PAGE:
Turweston is an ancient settlement that, for much of its history, had a system of open fields. These were inclosed relatively late, around 1813, and since then many of these features have been obliterated by ploughing. There is one clear example of this open field system left in the parish – HS2 will plough straight through the middle of it.
Turweston is at the top of the hill, meaning that the cutting at this point is at its deepest. To the west though, as the hillside falls away into the Great Ouse valley, the cutting ends abruptly as the lines transfers onto a short embankment before the Turweston Viaduct – though the noise intrusion is lessened by the fact that the A43 trunk road passes through the valley too.
Use the slider to move the view from side to side.
The panorama above shows a small field on the north-west corner of the village. As shown in the photograph on the left, the field still has the ridged landform created by the 'ridge and furrow' ploughing of Medieval open fields.
Land inclosure, which also created the system of green lane and footpath 'rights of way' we have today, cut through these ancient land allotments. The plough, in particular the mechanised ploughing of the Twentieth Century, then removed most traces of the Medieval field systems around villages like Turweston.
HS2 cuts through the middle of this field – from the right-side of the house visible on the left of the panorama, across to the hedgerow running along the right end of the panorama.
The road in the image on the right runs from the village, past the school and up to the top of the hill at Turweston Green. Here a wide overbridge will maintain access from the village to the rights of way which fan-out cross country from this point – though many of the features seen beyond the small sign on the right will be erased by the passing cutting.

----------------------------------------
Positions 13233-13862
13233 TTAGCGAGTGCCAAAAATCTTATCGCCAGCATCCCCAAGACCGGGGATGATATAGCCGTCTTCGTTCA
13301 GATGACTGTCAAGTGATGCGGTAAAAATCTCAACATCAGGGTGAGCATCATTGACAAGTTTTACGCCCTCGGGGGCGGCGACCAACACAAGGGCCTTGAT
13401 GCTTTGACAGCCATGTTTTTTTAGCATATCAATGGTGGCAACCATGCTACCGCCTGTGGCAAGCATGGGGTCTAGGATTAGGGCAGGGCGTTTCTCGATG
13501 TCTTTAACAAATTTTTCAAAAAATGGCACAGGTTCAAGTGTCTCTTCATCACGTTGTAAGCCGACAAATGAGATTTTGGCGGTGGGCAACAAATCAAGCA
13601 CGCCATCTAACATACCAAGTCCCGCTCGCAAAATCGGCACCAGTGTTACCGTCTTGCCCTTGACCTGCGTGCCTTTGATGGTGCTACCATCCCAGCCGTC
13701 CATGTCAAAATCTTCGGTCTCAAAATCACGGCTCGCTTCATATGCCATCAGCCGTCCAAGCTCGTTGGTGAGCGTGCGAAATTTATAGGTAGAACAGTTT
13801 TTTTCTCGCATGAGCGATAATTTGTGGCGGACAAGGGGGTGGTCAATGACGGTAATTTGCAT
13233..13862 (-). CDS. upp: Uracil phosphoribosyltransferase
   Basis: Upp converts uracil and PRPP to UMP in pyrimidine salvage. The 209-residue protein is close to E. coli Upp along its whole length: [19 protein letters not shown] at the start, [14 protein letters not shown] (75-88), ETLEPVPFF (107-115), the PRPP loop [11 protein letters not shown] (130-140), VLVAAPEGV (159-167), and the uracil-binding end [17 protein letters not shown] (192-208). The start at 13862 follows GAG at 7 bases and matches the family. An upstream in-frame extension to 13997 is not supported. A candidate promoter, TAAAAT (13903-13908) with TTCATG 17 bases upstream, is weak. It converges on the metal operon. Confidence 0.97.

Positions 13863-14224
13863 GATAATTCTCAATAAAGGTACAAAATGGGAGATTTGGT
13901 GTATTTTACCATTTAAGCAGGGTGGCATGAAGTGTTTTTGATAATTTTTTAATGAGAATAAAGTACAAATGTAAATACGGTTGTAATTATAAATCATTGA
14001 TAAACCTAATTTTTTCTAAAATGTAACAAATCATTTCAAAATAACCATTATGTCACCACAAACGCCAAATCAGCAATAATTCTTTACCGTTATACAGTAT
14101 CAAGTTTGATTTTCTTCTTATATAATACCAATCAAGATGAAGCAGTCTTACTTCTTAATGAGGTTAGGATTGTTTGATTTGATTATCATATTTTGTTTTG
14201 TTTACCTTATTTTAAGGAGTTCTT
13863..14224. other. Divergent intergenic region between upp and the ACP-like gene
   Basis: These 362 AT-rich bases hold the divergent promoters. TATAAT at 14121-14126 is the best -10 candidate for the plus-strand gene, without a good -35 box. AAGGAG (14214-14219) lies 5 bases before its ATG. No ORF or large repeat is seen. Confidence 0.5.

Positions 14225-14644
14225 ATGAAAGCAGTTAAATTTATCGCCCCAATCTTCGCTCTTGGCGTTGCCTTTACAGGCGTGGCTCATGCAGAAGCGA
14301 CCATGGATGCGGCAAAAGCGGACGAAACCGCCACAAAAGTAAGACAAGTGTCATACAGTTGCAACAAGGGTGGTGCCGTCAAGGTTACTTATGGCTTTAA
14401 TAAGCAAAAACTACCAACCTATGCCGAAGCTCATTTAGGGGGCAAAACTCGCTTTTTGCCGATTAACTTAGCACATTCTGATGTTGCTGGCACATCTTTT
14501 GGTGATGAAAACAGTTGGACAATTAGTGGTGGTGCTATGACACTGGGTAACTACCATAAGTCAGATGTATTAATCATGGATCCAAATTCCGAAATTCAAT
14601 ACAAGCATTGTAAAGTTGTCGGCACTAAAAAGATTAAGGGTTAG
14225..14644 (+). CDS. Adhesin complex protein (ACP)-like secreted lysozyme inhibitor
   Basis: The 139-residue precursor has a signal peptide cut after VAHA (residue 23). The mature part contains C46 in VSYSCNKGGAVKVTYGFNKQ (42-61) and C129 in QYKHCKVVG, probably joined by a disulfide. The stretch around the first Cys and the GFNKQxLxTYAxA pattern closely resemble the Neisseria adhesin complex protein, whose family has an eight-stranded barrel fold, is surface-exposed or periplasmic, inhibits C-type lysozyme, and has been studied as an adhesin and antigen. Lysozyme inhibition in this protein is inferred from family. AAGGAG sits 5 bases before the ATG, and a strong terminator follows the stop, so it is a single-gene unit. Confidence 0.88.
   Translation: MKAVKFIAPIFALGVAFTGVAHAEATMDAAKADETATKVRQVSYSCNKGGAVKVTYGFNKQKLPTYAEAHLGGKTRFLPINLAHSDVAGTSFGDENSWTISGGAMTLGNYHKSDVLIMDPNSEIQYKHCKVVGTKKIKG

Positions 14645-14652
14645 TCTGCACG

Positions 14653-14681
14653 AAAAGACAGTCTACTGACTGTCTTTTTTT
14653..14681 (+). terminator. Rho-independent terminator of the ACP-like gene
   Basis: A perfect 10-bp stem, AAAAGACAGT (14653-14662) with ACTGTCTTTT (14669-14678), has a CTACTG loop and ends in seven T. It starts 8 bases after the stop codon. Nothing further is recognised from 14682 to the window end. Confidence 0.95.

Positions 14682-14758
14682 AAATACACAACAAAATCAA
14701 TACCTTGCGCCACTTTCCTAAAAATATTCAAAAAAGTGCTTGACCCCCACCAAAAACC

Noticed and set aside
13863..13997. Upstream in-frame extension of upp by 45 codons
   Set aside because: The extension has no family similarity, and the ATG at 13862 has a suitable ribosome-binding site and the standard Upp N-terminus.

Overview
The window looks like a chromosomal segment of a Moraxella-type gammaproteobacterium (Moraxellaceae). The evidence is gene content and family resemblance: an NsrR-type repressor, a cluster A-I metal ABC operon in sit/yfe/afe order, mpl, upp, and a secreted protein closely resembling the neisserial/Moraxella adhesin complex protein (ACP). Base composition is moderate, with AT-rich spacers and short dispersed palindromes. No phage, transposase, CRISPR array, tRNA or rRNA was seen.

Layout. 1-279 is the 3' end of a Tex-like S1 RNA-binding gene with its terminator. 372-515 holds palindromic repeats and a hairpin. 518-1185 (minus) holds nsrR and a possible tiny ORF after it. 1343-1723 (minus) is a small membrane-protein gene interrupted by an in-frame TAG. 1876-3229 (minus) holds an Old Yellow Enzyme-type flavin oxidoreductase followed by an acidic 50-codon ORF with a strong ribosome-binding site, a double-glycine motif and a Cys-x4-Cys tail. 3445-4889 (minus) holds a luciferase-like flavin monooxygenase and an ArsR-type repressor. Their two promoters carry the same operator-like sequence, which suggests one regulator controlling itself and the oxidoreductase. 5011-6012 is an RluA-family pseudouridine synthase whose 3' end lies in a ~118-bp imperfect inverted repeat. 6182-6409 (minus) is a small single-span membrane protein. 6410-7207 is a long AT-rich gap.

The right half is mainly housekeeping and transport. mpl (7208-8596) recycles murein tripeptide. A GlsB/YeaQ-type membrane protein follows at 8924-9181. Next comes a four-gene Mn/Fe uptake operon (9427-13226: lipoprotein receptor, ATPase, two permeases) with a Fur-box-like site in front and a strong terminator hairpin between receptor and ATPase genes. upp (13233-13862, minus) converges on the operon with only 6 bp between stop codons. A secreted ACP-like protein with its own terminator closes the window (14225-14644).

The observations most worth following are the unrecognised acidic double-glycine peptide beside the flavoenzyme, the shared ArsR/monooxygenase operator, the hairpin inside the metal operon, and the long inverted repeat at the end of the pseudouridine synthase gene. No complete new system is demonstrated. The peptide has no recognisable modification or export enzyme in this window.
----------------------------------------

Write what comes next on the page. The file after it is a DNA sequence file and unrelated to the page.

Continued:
Turweston is already affected by noise from the A43. HS2 will add some noise, but by comparison not a lot.
The issue here is that one of the few examples of Turweston's 'non-structural' Medival history, it's Manorial field system, is being erased by the passing of HS2.
The value of this field isn't just visual. The example provided by this little pocket of land is a tangible link to nearly 1000 years of our social and economic history – from Feudalism, through the 300-year political battles of land inclosure, to modern-day agricultural practice. The saga of HS2 is yet another example of those same social and political questions that were at the heart of those ancient debates, which is why they still have relevance today.